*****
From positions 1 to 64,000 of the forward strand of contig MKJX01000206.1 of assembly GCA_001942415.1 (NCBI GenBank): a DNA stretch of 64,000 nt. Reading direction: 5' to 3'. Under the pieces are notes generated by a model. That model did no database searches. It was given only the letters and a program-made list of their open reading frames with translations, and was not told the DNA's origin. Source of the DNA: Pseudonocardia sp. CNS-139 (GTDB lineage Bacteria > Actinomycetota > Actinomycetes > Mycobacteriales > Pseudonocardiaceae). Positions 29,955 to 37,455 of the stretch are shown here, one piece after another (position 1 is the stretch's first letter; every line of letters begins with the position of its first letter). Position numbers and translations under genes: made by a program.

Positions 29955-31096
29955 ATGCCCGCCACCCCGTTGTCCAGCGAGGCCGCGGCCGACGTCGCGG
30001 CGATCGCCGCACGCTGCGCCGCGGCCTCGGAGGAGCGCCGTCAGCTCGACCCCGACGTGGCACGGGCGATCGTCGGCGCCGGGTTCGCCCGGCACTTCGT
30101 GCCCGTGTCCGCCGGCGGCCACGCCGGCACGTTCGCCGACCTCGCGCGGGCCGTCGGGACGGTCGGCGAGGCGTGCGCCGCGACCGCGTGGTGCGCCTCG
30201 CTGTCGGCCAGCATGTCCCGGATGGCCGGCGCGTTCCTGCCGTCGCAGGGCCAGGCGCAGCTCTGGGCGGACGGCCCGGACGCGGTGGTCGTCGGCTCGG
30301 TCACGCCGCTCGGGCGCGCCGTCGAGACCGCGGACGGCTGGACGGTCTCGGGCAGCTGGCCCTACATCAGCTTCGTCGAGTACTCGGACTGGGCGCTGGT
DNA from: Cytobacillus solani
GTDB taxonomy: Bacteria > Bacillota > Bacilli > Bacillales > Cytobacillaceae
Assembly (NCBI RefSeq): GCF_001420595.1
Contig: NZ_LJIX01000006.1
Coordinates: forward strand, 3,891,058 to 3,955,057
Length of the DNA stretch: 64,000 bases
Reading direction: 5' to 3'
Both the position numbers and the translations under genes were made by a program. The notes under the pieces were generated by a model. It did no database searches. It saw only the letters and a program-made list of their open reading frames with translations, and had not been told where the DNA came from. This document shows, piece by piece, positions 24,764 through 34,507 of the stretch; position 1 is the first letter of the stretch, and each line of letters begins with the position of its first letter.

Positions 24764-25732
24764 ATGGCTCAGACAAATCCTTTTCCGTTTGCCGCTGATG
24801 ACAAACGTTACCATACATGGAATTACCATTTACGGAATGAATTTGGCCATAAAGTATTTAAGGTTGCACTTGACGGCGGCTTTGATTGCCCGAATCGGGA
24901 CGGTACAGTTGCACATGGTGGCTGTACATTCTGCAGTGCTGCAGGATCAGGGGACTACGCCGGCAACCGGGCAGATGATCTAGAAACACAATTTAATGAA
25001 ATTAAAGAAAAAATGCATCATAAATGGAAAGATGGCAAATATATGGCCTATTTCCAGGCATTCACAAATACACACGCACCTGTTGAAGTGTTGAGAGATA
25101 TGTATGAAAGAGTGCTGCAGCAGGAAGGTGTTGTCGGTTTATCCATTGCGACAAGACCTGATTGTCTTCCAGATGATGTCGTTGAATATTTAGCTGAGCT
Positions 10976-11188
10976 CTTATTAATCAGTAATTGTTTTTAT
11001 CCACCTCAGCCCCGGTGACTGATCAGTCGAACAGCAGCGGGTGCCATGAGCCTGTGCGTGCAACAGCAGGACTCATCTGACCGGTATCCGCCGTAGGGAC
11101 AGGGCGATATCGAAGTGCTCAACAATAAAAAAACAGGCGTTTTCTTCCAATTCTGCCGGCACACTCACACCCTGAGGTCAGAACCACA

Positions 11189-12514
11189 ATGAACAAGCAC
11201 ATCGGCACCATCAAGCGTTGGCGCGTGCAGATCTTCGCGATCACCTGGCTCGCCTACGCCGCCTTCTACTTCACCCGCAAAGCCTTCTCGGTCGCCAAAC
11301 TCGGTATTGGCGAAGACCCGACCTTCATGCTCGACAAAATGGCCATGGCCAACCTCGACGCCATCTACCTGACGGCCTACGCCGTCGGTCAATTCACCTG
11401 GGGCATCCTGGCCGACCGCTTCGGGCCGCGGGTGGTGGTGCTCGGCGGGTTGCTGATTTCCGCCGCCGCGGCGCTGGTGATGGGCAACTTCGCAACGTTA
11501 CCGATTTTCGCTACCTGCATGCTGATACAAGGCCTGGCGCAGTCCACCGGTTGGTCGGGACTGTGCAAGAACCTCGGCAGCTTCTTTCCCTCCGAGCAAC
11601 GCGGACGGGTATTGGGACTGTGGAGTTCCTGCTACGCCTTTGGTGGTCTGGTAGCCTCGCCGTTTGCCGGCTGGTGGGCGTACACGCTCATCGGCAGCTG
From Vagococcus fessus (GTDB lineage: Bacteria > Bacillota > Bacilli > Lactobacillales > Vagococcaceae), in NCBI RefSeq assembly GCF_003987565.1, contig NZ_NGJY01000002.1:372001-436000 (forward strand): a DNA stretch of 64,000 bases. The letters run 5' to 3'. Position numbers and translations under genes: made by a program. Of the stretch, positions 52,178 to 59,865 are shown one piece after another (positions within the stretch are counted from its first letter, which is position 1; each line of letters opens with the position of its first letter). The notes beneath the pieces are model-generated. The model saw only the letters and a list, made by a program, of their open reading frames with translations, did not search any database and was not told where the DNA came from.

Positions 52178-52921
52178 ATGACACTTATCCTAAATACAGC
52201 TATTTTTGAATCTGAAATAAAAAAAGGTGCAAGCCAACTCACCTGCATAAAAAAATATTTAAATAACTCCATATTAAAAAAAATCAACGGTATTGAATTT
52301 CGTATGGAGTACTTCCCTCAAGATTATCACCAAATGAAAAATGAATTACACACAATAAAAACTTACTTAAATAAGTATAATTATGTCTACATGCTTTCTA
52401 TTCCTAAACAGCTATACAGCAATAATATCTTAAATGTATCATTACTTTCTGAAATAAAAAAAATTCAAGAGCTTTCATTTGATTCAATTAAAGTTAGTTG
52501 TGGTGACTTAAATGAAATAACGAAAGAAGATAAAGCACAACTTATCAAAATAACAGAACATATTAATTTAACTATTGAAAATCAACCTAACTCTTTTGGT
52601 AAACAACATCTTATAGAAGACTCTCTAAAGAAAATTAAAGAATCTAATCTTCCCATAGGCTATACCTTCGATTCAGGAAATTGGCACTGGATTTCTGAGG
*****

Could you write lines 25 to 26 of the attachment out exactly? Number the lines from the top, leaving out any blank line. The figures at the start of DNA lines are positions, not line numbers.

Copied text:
11101 AGGGCGATATCGAAGTGCTCAACAATAAAAAAACAGGCGTTTTCTTCCAATTCTGCCGGCACACTCACACCCTGAGGTCAGAACCACA

Positions 11189-12514